Long way to orchard for Mills, who's come long way
BELDENVILLE—So how did a guy from the South end up running an orchard here in the North?
Wilson Mills’ life has taken him so many places perhaps the odds favored his finding what he’s done the last 25 years—owned and operated Circle K Orchard in Beldenville. But Mills’ previous career directions didn’t suggest anything farm-related. And the pristine, serene countryside setting he now inhabits can be deceiving if someone assumes it’s meant to serve this retiree-age businessman in retirement.
“It’s a lot of work every day,” he said Tuesday, discussing his experiences after being named one of the honorary citizens for the El Paso Days celebration this Thursday through Sunday.
Yet, there are a couple of clues in Mills’ past leading to his becoming an apple grower. The not-so-obvious one is his choosing marketing as an emphasis while in college; that knowledge has been valuable in promoting Circle K and its products. The other more apparent one are trips he took as a youth into the hills back home with his father to look at orchards.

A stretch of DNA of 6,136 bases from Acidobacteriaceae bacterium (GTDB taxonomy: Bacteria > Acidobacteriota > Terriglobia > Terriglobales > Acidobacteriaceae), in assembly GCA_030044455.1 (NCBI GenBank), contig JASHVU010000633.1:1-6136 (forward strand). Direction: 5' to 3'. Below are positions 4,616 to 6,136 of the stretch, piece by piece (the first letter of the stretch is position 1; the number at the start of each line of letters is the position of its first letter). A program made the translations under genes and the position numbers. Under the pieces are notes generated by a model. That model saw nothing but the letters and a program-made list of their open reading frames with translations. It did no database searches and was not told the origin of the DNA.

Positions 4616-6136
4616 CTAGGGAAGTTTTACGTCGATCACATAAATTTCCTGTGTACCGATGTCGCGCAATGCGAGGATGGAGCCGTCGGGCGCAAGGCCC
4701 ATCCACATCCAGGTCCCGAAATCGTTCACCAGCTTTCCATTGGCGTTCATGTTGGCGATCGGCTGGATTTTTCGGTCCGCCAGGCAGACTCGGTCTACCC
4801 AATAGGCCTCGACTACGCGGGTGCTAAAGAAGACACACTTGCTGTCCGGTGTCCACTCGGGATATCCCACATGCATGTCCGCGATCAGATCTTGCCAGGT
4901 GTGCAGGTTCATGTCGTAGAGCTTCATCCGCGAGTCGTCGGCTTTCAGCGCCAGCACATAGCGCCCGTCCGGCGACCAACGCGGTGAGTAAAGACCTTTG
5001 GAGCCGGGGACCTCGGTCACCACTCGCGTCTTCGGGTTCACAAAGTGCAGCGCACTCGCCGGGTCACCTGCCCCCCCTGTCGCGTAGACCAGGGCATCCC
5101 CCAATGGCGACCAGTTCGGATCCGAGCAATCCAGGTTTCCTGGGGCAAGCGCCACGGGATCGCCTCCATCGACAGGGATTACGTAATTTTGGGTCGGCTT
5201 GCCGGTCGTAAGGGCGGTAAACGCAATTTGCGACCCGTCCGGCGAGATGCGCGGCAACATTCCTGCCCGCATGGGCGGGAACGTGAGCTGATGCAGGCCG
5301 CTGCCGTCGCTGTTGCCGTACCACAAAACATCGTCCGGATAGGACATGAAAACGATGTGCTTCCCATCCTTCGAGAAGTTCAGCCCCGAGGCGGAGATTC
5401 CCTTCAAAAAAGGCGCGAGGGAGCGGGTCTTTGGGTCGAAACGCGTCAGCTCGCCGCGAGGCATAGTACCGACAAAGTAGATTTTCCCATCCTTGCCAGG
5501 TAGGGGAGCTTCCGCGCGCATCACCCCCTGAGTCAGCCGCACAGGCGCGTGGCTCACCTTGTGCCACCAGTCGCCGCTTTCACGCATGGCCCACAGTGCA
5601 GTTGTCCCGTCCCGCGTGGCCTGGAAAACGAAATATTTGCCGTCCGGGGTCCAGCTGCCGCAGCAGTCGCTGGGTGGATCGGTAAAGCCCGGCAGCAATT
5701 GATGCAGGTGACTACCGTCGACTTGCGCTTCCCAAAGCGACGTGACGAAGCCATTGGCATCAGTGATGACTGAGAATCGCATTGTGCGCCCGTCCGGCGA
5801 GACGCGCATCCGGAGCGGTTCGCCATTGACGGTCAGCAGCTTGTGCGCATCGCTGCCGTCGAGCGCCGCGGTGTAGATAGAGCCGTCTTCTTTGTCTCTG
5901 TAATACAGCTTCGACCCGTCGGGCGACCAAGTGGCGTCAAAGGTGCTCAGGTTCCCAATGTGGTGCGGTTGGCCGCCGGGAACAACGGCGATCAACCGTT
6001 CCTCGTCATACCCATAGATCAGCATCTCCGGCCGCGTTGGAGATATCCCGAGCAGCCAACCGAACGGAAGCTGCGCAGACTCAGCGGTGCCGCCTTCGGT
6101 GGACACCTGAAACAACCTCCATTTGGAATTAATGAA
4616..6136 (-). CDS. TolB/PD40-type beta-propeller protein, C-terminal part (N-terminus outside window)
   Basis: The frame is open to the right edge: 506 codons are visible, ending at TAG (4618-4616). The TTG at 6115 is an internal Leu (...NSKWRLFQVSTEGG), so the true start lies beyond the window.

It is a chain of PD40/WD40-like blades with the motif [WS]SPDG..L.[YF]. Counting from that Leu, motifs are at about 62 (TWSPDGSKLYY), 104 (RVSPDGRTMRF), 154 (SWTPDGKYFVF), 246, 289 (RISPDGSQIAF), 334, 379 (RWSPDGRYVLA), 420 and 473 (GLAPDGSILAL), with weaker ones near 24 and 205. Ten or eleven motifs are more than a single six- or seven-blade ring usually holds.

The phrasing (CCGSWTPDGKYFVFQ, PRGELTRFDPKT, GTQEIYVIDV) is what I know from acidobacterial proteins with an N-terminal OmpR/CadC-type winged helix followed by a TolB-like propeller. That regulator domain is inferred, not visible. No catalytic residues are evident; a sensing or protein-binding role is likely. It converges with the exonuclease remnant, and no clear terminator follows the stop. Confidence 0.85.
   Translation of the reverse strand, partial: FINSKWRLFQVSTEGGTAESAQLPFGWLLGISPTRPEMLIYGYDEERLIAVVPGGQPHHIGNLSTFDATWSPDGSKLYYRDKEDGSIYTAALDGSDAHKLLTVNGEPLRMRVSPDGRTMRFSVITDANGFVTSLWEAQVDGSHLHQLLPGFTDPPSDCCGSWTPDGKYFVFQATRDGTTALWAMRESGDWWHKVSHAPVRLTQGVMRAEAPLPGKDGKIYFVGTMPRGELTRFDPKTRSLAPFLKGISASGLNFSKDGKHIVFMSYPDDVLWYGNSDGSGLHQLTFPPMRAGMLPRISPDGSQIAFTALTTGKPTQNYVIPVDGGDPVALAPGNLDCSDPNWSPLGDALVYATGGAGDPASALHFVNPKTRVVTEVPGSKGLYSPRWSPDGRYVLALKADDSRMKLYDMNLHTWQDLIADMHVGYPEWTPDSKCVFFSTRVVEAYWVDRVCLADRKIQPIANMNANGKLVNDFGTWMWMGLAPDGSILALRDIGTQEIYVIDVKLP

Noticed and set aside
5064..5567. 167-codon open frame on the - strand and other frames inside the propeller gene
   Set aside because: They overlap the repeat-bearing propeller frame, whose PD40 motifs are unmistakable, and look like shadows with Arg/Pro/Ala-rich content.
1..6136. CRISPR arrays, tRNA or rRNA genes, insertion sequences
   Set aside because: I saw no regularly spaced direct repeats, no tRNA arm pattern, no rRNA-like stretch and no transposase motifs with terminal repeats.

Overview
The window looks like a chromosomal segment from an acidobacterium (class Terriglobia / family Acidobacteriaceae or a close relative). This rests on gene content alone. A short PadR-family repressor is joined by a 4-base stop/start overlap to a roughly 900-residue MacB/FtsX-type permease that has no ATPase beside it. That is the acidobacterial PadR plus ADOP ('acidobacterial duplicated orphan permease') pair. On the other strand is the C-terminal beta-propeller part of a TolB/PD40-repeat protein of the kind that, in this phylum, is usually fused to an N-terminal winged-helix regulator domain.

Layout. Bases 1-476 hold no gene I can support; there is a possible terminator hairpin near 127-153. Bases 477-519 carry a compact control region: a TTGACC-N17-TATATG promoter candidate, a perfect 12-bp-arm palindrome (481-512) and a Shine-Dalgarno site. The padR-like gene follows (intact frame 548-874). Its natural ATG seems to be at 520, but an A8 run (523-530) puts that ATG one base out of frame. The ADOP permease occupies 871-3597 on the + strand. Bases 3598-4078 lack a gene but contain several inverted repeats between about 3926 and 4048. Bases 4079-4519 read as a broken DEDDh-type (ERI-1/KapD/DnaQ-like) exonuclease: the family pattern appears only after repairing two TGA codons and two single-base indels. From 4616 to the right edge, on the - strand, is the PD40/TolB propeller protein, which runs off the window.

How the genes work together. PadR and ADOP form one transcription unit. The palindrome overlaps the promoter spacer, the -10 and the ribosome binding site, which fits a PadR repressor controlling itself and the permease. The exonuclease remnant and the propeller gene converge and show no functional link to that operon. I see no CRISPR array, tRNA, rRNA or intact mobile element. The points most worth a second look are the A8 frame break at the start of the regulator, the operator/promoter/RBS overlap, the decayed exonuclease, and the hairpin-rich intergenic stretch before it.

The grower’s dad, Frank, was a strong influence on him, he said. A native of Oak Ridge, Tenn., the son of the chemical engineer grew up in security-minded surroundings. Oak Ridge, one of the first planned cities in the U.S., was home to components of the atomic bomb and the employment the elder Mills held included access to classified information.
His father, a Georgia Tech graduate, also worked for the forerunner to the old soil conservation service, surveying land in Arkansas, Missouri and Texas, he said. He had a great-great grandfather who was once the governor of Georgia, notable for taking a hand in routing the railroad through Marthasville, Ga. (later Atlanta) when the people of Decatur, Ga., didn’t want it. His mother, Margaret, was a Wilson from Missouri whose dad was a doctor. Two siblings, Tommy and Josie, presently live in Oak Ridge and Atlanta.
Those father-son orchard journeys were to satisfy his own dad’s curiosity about most everything, Mills said. He had well-rounded interests himself, especially in sports. As a high school student, he was a diver on the swim team (a one-meter AAU champ one year) and a blocking back his senior year (1958) on the football team (noted for its single-wing formation), deemed the best in the nation by Sports Illustrated magazine.
For more please read the August 13 print version of the Herald.